Your child is now a toddler. Many toddlers walk fairly well — if a little wobbly — between the first year and 15 months. They are starting to copy things they see every day, such as you talking on the phone or drinking from a cup.

As they test the world, your child will also express frustration at things that are out of his or her control, which is most everything not in reach. Your child may be able to play independently for short periods, such as 20 minutes at a time.

Below is a list of red flags to know about your child’s development. Talk to a healthcare professional if your child seems to be losing physical, cognitive, or emotional skills.

It is important to remember that this is not a definitive list, and toddlers develop according to their own schedules. If your child has not reached particular developmental milestones, there may be nothing to be concerned about, but it’s a good idea to make an appointment.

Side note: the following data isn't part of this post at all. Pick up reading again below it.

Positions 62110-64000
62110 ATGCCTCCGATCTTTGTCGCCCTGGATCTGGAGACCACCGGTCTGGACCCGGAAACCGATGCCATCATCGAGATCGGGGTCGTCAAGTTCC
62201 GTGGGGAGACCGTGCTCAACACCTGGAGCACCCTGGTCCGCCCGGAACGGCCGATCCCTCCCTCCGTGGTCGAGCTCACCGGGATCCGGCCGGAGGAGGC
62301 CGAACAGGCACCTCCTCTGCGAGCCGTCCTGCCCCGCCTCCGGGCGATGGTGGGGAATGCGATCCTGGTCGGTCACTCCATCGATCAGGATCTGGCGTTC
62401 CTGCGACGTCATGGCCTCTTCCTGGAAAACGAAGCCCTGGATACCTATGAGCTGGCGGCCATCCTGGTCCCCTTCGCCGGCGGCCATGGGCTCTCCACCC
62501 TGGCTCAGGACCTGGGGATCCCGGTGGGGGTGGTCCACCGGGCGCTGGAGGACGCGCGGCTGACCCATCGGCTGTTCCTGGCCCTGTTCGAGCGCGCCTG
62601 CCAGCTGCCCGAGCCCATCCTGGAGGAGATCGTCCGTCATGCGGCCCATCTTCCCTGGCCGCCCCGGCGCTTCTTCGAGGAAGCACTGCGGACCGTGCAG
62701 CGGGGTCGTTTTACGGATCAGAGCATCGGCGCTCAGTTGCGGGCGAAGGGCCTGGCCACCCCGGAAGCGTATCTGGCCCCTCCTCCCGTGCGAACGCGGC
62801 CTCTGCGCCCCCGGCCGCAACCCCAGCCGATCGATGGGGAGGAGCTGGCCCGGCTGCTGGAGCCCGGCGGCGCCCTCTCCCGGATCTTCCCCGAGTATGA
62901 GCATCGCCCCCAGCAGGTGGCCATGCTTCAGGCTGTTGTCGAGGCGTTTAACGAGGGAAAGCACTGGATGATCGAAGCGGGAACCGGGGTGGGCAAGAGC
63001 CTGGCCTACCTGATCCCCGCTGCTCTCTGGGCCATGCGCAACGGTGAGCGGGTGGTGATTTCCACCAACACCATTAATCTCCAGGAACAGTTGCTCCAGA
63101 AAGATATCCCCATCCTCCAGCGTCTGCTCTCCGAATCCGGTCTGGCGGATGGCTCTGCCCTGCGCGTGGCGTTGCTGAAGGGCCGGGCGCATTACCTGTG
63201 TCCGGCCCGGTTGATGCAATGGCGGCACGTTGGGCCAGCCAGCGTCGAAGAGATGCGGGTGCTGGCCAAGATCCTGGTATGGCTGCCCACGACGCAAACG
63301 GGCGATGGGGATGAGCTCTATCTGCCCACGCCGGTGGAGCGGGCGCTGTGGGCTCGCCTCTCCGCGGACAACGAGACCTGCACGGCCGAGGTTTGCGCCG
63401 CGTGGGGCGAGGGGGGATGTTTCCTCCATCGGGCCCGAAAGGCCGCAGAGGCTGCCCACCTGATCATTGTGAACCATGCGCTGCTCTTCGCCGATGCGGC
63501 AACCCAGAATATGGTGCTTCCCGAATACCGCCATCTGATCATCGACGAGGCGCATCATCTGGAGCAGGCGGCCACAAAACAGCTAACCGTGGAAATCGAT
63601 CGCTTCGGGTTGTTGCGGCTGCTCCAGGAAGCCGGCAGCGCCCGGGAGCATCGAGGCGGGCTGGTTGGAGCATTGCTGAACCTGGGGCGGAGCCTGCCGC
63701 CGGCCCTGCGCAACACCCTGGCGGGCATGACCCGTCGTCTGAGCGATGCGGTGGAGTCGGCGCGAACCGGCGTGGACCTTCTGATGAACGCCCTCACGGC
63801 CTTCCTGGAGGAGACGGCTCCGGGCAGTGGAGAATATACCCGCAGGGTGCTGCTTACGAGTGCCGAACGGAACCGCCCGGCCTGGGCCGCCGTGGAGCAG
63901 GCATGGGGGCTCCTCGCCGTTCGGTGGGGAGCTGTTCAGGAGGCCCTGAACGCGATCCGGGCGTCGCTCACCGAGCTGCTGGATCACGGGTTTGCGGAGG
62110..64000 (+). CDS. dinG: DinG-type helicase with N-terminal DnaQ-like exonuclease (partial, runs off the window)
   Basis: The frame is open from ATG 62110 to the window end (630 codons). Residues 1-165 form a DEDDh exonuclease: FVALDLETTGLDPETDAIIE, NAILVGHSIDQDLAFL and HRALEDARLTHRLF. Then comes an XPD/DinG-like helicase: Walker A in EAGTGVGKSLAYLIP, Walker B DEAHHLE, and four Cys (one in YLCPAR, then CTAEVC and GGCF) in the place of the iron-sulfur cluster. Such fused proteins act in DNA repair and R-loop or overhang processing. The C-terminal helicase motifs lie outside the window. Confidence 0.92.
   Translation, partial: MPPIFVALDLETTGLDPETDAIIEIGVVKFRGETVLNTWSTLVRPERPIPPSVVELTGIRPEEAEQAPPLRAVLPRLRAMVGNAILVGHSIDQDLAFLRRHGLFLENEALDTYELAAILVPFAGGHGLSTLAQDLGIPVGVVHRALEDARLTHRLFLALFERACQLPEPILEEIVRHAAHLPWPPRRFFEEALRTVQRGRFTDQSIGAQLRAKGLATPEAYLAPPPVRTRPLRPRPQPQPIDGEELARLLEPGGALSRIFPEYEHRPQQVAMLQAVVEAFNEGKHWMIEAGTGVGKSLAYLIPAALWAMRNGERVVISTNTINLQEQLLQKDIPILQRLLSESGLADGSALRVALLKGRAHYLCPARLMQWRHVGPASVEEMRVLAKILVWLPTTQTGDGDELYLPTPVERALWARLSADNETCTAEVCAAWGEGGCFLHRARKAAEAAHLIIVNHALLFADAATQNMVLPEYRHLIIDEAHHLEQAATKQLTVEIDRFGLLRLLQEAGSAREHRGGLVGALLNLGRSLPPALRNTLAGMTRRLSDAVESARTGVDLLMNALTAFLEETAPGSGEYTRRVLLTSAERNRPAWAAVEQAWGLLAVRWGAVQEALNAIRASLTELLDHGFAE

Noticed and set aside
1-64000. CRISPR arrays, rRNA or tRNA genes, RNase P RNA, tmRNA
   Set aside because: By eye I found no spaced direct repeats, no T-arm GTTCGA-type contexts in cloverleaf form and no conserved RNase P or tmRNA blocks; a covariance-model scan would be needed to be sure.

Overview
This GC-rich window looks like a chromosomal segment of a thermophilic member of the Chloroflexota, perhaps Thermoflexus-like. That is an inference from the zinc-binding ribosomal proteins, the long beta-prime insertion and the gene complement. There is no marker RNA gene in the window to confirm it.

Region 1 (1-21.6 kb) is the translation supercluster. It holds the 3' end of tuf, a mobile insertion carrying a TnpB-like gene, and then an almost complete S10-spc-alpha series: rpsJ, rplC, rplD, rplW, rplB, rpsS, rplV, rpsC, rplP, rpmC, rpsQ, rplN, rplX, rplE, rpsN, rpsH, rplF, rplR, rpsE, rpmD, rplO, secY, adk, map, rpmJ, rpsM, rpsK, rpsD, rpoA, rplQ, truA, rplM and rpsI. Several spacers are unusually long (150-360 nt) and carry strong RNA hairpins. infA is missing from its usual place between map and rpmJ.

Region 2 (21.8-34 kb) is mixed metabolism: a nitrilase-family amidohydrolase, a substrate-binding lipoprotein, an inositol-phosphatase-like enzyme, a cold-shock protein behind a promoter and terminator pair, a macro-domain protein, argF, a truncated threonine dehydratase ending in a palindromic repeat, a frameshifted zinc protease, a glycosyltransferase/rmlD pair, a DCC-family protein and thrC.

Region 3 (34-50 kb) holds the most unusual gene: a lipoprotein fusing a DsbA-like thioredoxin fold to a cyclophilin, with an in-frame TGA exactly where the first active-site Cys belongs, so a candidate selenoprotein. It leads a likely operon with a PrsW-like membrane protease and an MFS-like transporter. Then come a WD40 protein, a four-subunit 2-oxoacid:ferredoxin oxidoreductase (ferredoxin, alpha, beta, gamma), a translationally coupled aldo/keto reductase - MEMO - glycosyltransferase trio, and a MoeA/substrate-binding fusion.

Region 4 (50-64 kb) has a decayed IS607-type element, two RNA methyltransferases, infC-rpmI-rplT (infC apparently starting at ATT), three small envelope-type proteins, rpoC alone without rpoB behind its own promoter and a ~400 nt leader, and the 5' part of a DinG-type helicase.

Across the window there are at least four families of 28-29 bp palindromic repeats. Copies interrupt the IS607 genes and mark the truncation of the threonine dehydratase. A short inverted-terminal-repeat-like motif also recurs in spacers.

Age 12-15 months
Your baby may be able to:You may want to talk to a healthcare professional if your baby:
Stand by him or herself and walk alone or when holding one handDoesn't stand, even if supported
Walk or is beginning to walkDoes not try to walk
Sit down without helpCan't stand when supported
Begin pretend play (such as pretending to drink from a cup)Doesn't search for things that he or she sees you hide
Respond to his or her nameDoesn't seem to know his or her name
Say "mama," "dada," and at least one or two other wordsDoesn't say single words like "mama" or "dada"
Understand simple commandsLoses skills he once had
Wave bye-byeDoesn't learn gestures like waving or shaking head
Make a tower of two cubes by around 15 monthsShows little or no interest in toys
Point to objects he or she wantsDoesn't point to things


Does this answer your question? If not, Ask Bundoo.


  1. National Institutes of Health. Toddler Development.
  2. Centers for Disease Control and Prevention. Developmental Milestones Checklist.


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